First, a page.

Old-School Horse Training: The Snaffle Horse - Page 2
   

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Old-School Horse Training: The Snaffle Horse

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        01-21-2013, 06:09 PM
      #11
    Weanling
    What do you do in terms of cow work to start off, other than a little roping and doctoring?

    I have a greenie I've been riding over the winter. Footings not quite good enough to do much other than ride through the herd, follow a few cows, and sometimes quietly cut them out of the herd and hold them for a minute. I'll probably start her in cattle sorting this spring, but trying to think of what she needs to do before then.
         
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        01-21-2013, 06:36 PM
      #12
    Started
    Subbing.

    I have a coming 3 year old that's super brilliant and I can't wait to start her.
    I started my 2 year old last year in a snaffle and she was super soft and used to it on the ground before I rode her and breaking her was super easy.
    I have a video of my dad riding her (her 7th ride, maybe?) when I had my knee surgery.

    Wanstrom Horses likes this.
         
        01-21-2013, 07:07 PM
      #13
    Yearling
    Subing
         
        01-21-2013, 09:33 PM
      #14
    Started
    What do you mean when you say you're looking for the horse to get good and comfortable 'rolling around himself'? Moving front and back independently? Off the leg?
         
        01-21-2013, 10:00 PM
      #15
    Yearling
    Sorry, I always forget not everyone talks like me! Just a nice, collected rollback. And just to clarify, what I mean by working on the fence is like below. This video is of this four year old mares first ride with a tack rein. Sometimes I like to free the horse up and ride with just my seat and a tack rein to get them to rely more on my seat than my hands.

    https://vimeo.com/57903033


    EDIT: Just uploaded this, so it may take a little while to show up. It isnt anything really special anyways. Just like 10 seconds of a horse working the fence!
    LisaG likes this.
         
        01-21-2013, 10:04 PM
      #16
    Yearling
    Quote:
    Originally Posted by LisaG    
    What do you do in terms of cow work to start off, other than a little roping and doctoring?

    I have a greenie I've been riding over the winter. Footings not quite good enough to do much other than ride through the herd, follow a few cows, and sometimes quietly cut them out of the herd and hold them for a minute. I'll probably start her in cattle sorting this spring, but trying to think of what she needs to do before then.
    Just whatever I can get them exposed to. If we are sorting pairs one day, I'll use a colt that hasn't done it before. Or when I used to work at the stockyard here, I would keep a pen of colts there to work everyday on everything cattle related, penning off the scales, alleyway sorting, etc. Any kind of exposure is good exposure.
    smrobs, COWCHICK77 and LisaG like this.
         
        01-22-2013, 08:27 PM
      #17
    Weanling
    What do you look for in a good working ranch horse? At what point do you know whether or not a horse is going to work out for the ranch work in your area?

    I'm in a cattle sorting club, and it seems like almost any breed will work alright in cattle sorting (and most of the same horses are also used on ranches). I've only seen two horses that were awful - they were actually scared of the cows.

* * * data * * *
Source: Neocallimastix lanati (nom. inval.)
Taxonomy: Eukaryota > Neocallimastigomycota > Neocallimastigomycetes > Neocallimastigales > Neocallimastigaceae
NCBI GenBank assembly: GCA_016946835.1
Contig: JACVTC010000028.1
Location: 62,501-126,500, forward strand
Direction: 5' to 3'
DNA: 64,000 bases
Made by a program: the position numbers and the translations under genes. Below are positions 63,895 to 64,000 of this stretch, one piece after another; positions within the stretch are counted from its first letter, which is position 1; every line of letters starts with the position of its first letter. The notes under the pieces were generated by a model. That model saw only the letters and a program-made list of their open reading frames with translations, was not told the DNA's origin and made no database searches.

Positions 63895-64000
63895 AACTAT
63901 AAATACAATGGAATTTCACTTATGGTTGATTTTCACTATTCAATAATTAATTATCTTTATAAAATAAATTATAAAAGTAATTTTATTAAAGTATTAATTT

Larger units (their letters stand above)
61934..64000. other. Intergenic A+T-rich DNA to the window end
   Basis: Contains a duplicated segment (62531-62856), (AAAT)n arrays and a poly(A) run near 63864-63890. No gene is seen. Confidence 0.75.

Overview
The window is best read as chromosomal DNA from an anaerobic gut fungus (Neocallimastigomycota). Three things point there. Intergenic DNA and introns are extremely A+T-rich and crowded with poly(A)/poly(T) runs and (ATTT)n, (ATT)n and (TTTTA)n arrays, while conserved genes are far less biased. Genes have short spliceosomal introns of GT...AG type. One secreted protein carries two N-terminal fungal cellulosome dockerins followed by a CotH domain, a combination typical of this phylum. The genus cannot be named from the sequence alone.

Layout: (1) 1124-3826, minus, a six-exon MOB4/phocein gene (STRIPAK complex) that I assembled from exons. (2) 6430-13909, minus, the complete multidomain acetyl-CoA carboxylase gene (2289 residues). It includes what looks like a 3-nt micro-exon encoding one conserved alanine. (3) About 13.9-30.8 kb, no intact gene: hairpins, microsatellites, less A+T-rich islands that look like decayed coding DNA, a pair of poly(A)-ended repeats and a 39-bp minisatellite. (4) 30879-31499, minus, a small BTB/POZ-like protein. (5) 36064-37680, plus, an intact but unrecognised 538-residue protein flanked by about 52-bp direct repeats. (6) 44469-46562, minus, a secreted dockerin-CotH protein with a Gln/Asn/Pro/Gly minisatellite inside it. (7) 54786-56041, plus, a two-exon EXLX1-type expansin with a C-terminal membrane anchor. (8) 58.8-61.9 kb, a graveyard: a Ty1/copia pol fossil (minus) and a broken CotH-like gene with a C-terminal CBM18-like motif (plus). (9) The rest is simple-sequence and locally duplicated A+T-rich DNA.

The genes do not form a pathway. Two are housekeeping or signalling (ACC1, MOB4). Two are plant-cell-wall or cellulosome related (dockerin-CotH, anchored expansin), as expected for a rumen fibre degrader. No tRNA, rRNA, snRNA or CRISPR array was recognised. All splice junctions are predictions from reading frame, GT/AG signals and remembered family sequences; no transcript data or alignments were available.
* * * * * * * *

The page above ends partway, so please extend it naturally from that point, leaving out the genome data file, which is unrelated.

mirage790 likes this.
         
        01-22-2013, 10:22 PM
      #18
    Yearling
    Quote:
    Originally Posted by LisaG    
    What do you look for in a good working ranch horse? At what point do you know whether or not a horse is going to work out for the ranch work in your area?

    I'm in a cattle sorting club, and it seems like almost any breed will work alright in cattle sorting (and most of the same horses are also used on ranches). I've only seen two horses that were awful - they were actually scared of the cows.
    Are you talking about conformation or attitude?
         
        01-22-2013, 10:26 PM
      #19
    Trained
    I find this all really interesting. I campdraft, which I suppose is similar to the cow section of working cowhorse.

    Campdrafting is done, on the whole, in snaffle bits. From the greenies right up to the open horses. I honestly can't even imagine doing a draft in a curb bit with a draped rein.

    I wonder if the training of our draft horses is not as good as it could be because of the lack of progression in bitting. Or wether the use of a spade bit wouldn't be compatable with drafting.

    I have always wanted to train a horse to a curb bit and/or a bosal, but I am always worried it will compromise their performance in a snaffle, which is what we have to use for competition.
         
        01-22-2013, 10:29 PM
      #20
    Yearling
    Quote:
    Originally Posted by wild_spot    
    I find this all really interesting. I campdraft, which I suppose is similar to the cow section of working cowhorse.

    Campdrafting is done, on the whole, in snaffle bits. From the greenies right up to the open horses. I honestly can't even imagine doing a draft in a curb bit with a draped rein.

    I wonder if the training of our draft horses is not as good as it could be because of the lack of progression in bitting. Or wether the use of a spade bit wouldn't be compatable with drafting.

    I have always wanted to train a horse to a curb bit and/or a bosal, but I am always worried it will compromise their performance in a snaffle, which is what we have to use for competition.
    Hang on, I gotta watch some videos of it so I can get the concept! Never heard of it. Brb :)
         

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